Wednesday, Apr. 17, 2024

Coming Full Circle After 17 Years

After a busy junior career, the author walked away from horses but found herself drawn back almost two decades later.

I am having an overwhelming feeling of déjà vu. I am standing at the in-gate at the Tucson Winter Classic (Ariz.), about to enter the ring. It is a familiar feeling, going over the course one last time, listening to the last-minute tips from my trainer, imagining my round before it takes place, planning each corner, each fence.

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After a busy junior career, the author walked away from horses but found herself drawn back almost two decades later.

I am having an overwhelming feeling of déjà vu. I am standing at the in-gate at the Tucson Winter Classic (Ariz.), about to enter the ring. It is a familiar feeling, going over the course one last time, listening to the last-minute tips from my trainer, imagining my round before it takes place, planning each corner, each fence.

I have done this hundreds of times before. The jumps are familiar, the smells, sounds are all familiar. What’s different this time? This will be my first time in the show ring in 17 years. The last time I was here, I was 17 years old. It seems like it was just yesterday that I was competing in the junior hunter ranks with my horse, Signature. So, why has it taken me this long to get back to this place?

I grew up riding every day. I showed in leadline classes, short stirrup, pony hunters, children’s hunters and finally, the junior hunters, equitation and jumpers. I rode in the rain, in the freezing cold, on weekends and after school. Even after a tragic riding accident paralyzed my father, I still rode. It was what I knew. It was all I knew.

Time To Move On

Like most juniors, I rode right up until I left home to go to college. Once I left for college, it was time to move on, and I have spent the past 17 years “finding myself” and “moving on” from my past. And now, here I am, back where I started. Back at the in-gate.

My mom always said that once horses were in your blood, there was no going back. I guess she was right, and thanks to her, here I am after 17 years of pushing that part of my life away, trying unsuccessfully to find a replacement.

So, am I nervous? Scared? Excited? All of the above.

But more than anything, I am surprised that it feels normal. Like I was here at the in-gate just yesterday. Like I have never left. I guess after putting in thousands of hours in the saddle, my body, and more importantly, my mind, have not forgotten. Just like the proverbial bicycle that you never forget how to ride.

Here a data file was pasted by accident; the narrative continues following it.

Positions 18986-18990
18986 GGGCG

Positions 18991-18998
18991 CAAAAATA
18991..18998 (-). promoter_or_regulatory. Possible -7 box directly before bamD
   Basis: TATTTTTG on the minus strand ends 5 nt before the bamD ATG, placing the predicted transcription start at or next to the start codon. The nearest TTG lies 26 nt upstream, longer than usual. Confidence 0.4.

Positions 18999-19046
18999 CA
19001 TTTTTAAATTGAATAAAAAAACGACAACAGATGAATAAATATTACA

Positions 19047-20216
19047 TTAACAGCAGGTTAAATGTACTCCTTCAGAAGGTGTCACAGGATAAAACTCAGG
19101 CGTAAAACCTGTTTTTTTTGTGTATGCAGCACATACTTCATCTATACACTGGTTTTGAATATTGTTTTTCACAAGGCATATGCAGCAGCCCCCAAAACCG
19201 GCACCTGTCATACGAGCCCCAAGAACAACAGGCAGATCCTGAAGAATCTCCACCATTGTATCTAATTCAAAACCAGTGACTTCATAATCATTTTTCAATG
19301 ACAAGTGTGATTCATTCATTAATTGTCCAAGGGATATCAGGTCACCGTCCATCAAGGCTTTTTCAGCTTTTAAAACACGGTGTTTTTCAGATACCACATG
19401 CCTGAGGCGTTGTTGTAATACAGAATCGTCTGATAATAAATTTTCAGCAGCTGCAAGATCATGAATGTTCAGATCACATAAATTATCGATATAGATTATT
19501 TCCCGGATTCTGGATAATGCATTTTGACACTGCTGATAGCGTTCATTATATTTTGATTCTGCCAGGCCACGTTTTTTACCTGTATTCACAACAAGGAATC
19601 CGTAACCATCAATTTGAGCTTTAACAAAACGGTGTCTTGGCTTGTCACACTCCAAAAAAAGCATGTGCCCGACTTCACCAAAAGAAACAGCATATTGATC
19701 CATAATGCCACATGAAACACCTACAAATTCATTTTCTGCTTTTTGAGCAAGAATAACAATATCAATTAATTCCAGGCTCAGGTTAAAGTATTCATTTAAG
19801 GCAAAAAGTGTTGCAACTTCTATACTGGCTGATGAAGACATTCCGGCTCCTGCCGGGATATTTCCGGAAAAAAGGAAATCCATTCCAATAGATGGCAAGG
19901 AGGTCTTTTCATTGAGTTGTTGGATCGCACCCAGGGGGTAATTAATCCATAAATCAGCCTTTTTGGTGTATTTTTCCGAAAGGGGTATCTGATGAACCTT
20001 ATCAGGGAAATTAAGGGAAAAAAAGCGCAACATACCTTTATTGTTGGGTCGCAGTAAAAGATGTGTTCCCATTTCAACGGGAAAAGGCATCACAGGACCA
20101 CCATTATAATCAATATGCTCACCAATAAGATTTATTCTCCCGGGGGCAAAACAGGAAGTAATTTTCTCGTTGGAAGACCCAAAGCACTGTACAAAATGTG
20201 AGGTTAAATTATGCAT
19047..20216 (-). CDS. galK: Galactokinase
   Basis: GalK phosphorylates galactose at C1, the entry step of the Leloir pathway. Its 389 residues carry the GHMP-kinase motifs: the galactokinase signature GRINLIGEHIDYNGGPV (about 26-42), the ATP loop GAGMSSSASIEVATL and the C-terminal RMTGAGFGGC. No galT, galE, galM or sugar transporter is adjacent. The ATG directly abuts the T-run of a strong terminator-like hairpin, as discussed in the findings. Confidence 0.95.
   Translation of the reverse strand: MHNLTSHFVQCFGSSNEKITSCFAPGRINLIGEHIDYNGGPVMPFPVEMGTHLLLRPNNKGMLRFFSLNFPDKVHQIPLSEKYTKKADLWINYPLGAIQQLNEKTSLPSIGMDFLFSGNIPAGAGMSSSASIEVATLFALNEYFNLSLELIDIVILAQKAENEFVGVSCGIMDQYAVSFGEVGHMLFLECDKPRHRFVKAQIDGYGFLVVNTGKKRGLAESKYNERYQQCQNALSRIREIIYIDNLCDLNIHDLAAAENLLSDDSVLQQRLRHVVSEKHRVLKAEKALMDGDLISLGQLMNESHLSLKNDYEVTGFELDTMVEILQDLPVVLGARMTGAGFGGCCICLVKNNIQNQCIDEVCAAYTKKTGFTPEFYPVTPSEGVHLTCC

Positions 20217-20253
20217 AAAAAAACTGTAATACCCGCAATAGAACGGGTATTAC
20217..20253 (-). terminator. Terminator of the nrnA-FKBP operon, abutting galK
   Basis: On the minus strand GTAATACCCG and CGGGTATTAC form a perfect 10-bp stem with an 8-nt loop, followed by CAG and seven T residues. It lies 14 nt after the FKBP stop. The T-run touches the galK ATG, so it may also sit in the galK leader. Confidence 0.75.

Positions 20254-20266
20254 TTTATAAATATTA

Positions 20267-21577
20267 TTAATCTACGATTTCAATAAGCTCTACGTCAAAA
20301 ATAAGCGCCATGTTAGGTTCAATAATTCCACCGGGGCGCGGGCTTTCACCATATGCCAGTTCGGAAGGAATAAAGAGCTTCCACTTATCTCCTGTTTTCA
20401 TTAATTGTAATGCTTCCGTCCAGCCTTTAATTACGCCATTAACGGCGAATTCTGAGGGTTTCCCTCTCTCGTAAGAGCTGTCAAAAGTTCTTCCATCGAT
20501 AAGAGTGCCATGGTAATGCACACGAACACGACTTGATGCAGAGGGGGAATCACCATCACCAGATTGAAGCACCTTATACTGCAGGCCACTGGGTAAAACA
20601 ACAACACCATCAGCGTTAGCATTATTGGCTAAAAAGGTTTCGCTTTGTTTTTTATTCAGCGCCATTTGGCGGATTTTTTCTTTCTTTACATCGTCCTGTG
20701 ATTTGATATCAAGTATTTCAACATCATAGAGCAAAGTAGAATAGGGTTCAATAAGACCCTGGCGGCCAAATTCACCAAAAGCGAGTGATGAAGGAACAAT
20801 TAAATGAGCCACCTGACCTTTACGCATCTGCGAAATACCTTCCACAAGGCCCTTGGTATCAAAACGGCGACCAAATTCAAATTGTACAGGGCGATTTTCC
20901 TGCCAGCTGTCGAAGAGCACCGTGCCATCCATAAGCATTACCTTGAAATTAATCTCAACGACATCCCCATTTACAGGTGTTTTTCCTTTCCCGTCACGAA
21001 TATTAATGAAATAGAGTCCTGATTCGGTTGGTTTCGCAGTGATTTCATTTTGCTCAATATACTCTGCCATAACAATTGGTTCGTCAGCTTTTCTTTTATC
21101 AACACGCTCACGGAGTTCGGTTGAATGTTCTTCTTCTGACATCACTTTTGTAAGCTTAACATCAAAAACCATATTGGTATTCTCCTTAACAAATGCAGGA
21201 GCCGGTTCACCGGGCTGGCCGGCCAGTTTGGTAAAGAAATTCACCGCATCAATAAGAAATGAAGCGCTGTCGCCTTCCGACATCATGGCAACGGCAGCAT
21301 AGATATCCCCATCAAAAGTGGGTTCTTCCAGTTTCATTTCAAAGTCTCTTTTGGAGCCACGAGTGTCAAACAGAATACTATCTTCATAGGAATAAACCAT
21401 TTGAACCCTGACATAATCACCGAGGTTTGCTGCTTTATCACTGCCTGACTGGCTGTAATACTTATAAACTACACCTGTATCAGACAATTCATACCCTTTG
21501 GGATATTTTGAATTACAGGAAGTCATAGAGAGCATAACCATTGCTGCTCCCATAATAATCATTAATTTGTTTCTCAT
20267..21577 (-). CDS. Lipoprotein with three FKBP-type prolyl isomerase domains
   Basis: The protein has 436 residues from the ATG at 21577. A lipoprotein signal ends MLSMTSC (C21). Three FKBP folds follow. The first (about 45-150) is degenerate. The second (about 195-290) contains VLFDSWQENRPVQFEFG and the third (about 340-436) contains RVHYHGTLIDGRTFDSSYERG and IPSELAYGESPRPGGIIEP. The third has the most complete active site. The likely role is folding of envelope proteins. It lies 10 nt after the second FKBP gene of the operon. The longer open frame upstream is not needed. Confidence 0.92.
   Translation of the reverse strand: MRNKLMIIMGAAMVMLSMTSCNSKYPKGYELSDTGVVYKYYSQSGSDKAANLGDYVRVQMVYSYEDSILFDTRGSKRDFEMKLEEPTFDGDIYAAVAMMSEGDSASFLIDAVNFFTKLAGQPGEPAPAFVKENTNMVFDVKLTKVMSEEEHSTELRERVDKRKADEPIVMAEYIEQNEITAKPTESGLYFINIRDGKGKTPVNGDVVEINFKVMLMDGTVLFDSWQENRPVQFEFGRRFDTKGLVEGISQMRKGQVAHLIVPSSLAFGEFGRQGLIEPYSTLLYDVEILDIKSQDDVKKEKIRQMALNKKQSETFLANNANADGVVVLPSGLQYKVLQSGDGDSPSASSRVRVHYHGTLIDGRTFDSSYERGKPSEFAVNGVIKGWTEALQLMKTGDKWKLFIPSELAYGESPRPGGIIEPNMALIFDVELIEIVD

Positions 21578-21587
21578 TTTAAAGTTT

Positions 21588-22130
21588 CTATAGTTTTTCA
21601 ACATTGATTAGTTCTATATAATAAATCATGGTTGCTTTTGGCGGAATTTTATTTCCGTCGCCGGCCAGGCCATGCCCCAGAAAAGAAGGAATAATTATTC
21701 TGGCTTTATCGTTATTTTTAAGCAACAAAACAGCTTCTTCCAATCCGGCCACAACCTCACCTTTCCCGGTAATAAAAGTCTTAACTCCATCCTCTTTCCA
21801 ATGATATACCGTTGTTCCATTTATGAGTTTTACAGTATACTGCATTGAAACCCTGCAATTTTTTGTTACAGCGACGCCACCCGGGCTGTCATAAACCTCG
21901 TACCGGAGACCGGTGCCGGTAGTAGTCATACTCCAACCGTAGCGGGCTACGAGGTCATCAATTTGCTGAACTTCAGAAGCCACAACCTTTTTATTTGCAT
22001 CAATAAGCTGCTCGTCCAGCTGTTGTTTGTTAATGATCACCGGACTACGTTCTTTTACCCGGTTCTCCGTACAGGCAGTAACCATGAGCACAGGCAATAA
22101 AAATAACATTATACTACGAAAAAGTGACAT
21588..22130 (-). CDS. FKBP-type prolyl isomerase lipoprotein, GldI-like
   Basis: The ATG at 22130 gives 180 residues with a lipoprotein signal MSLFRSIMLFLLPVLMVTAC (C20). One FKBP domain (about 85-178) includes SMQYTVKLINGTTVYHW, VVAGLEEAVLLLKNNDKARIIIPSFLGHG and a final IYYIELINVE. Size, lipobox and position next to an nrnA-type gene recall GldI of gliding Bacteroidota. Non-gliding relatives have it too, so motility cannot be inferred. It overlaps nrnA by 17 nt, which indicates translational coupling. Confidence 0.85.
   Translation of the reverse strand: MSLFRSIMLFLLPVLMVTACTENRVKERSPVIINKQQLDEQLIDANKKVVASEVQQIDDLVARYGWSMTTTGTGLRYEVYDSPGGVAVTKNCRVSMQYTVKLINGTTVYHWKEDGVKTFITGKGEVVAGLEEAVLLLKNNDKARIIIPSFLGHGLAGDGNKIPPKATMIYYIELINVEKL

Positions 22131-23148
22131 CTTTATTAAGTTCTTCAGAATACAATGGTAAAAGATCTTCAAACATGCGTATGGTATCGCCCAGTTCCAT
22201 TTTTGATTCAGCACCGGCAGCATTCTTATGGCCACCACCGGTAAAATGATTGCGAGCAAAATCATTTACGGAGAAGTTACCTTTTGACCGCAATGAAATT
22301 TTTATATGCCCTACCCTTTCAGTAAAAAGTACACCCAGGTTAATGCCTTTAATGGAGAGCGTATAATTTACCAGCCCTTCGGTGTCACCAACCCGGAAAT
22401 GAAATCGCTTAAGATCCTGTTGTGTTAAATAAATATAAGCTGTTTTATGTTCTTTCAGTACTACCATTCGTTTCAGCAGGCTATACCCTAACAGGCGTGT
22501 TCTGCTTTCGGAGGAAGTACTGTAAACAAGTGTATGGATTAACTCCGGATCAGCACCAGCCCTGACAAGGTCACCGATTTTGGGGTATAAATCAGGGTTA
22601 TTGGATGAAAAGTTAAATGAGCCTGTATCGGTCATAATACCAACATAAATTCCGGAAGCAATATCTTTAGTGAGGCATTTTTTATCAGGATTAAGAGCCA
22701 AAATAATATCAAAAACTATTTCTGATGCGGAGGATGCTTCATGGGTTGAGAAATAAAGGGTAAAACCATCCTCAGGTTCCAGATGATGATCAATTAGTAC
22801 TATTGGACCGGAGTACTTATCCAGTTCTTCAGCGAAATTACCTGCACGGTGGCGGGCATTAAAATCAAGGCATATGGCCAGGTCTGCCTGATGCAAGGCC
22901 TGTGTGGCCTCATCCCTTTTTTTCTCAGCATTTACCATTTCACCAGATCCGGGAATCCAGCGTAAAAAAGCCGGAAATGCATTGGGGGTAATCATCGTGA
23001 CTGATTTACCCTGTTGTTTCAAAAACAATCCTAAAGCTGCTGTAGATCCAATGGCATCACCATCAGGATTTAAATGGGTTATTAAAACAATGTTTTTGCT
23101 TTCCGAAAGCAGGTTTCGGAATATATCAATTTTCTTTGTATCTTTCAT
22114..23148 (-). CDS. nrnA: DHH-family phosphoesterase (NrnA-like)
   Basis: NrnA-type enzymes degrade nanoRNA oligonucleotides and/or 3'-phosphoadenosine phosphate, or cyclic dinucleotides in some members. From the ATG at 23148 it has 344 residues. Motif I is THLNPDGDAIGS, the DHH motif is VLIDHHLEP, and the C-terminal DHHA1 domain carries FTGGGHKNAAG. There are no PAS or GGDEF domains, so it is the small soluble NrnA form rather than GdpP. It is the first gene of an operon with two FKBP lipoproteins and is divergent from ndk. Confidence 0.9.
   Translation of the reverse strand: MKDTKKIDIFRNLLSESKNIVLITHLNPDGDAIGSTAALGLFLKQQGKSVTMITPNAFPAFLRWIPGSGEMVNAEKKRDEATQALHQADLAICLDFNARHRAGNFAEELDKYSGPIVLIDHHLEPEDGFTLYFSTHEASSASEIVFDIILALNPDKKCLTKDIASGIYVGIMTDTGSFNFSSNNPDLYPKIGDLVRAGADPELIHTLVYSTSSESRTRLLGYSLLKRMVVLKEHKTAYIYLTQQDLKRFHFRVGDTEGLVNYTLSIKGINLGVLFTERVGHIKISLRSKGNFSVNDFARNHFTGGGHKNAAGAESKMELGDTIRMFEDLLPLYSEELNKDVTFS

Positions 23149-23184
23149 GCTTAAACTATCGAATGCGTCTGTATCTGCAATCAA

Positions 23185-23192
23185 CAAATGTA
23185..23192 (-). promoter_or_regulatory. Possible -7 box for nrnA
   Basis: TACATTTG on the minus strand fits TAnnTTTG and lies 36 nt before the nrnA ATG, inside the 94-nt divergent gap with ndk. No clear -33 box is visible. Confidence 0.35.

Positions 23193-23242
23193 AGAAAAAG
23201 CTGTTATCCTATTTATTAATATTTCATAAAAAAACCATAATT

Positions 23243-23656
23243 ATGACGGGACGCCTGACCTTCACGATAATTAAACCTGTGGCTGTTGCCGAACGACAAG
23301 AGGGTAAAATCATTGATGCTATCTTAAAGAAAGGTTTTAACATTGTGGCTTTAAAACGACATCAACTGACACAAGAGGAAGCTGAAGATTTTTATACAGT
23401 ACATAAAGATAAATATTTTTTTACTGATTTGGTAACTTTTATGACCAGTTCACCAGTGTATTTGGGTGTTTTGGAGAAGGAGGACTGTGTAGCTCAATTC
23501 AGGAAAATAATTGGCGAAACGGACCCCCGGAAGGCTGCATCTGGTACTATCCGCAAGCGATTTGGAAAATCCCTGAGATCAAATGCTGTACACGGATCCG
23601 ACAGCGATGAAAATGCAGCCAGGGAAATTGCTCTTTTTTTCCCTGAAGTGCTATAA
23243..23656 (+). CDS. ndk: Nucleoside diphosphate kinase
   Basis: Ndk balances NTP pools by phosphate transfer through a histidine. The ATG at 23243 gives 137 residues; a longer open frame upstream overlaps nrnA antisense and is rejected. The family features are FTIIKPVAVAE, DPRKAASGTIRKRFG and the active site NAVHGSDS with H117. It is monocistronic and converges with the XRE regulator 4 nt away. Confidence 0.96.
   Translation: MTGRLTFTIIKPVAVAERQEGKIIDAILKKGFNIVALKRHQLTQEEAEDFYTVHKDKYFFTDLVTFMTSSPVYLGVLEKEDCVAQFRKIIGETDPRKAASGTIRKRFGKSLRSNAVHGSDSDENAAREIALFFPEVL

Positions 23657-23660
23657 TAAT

What’s different is that this time, I am here for me. There is no pressure. I am not trying to qualify or chase points, and I’m not even worried about winning (well, maybe a little). This time, I am here to have fun. To put in that elusive perfect round. To feel connected to my horse. To feel the camaraderie of competition. To spend time with my mom, who is in the twilight of her showing years.

This time I have no expectations. If I screw up, I have my excuse ready: I’ve ridden less than a dozen times in the past few months before getting here. Somehow, I can’t help but think that some of those things I might have missed the first time around.

The Junior Dream

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My junior horse, Signature, was very fancy. We bought him when he was a green 6-year-old and I was a green 10-year-old. We grew up together from the children’s ring to the large juniors to showing Medals and Maclays. By the time I was 16, we were hitting our stride, getting more and more consistent, and winning some. He was a much nicer horse than I was rider, but I was getting better.

By the time I was 17, we were winning more and more. Before I knew it, halfway through the season, we were second in the country. This was definitely not in the plan.

The plan, my dream, had always been to show at all three East Coast fall indoor shows in the hunters. While my dream had involved the large junior hunters, I had also always done the equitation classes on Walter. It was never my favorite, but he was a natural athlete and made up for my deficiencies. Judges seemed to overlook my less-than-straight back, my elbows that tended to stick out, my slightly rounded shoulders, and my broken wrists—all because of Walter. He was nice enough to distract even the most discerning of judges.

And so it was that I went to the St. Louis National Horse Show (Mo.) for the junior hunters as well as the Maclay regional qualifier. And wouldn’t you know it, I qualified (by pure luck, in my mind) for the finals in New York. I was going to Madison Square Garden as a young, naive 12-year-old.

I barely knew what the National Horse Show even was. I had never been to New York, really hadn’t been out of the Midwest at this point. I had no idea what it meant to bring a horse into Manhattan, let alone show. I had no idea what a big deal it was to even qualify.